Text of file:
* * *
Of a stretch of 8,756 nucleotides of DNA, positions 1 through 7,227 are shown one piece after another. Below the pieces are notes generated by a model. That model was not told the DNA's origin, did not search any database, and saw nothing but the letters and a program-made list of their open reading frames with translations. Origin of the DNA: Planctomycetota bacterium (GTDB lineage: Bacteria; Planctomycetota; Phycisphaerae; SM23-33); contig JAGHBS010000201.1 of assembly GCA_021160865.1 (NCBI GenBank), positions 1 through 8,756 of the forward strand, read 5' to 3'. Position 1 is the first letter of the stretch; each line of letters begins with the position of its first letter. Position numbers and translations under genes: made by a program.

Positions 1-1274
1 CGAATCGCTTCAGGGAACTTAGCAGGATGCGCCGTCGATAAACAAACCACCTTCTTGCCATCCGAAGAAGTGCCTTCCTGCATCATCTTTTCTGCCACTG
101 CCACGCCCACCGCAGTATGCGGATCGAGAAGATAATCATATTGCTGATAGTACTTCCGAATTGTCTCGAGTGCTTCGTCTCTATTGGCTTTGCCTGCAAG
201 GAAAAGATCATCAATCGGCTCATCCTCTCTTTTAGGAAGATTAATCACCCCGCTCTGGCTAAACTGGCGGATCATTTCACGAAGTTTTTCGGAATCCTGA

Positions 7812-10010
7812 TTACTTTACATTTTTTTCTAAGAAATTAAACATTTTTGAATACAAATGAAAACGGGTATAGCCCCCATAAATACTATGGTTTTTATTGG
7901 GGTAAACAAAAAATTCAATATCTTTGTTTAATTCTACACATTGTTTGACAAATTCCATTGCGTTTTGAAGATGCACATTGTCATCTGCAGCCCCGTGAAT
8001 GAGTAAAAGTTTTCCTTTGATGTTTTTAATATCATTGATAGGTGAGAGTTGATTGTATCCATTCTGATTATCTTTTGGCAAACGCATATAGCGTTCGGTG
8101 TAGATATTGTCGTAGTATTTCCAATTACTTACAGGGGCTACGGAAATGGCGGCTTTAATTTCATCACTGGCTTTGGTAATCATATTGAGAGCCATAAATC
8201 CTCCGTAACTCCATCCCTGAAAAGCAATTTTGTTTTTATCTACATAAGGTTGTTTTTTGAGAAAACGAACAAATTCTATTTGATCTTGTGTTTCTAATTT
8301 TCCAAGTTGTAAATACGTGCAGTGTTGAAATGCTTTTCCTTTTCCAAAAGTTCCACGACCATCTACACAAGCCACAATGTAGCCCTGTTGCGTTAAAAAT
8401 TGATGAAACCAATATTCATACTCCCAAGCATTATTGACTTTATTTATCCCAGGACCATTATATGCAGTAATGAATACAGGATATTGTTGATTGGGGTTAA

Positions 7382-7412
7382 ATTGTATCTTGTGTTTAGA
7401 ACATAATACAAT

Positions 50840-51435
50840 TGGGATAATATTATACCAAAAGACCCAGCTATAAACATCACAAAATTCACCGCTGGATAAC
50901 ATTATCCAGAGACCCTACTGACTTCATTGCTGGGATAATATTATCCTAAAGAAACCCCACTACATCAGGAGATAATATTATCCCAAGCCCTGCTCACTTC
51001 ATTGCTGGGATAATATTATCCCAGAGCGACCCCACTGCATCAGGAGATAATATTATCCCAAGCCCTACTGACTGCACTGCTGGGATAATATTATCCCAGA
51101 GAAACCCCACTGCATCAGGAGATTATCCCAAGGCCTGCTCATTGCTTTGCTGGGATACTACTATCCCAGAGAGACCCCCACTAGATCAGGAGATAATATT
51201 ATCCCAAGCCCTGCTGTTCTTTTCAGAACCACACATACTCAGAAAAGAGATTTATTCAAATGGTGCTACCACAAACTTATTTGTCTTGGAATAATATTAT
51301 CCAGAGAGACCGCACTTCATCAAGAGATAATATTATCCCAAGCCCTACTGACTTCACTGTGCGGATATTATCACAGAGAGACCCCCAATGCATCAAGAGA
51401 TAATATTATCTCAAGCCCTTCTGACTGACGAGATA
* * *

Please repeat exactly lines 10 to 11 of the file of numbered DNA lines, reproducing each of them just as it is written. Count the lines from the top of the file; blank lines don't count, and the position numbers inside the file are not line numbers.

8101 TAGATATTGTCGTAGTATTTCCAATTACTTACAGGGGCTACGGAAATGGCGGCTTTAATTTCATCACTGGCTTTGGTAATCATATTGAGAGCCATAAATC
8201 CTCCGTAACTCCATCCCTGAAAAGCAATTTTGTTTTTATCTACATAAGGTTGTTTTTTGAGAAAACGAACAAATTCTATTTGATCTTGTGTTTCTAATTT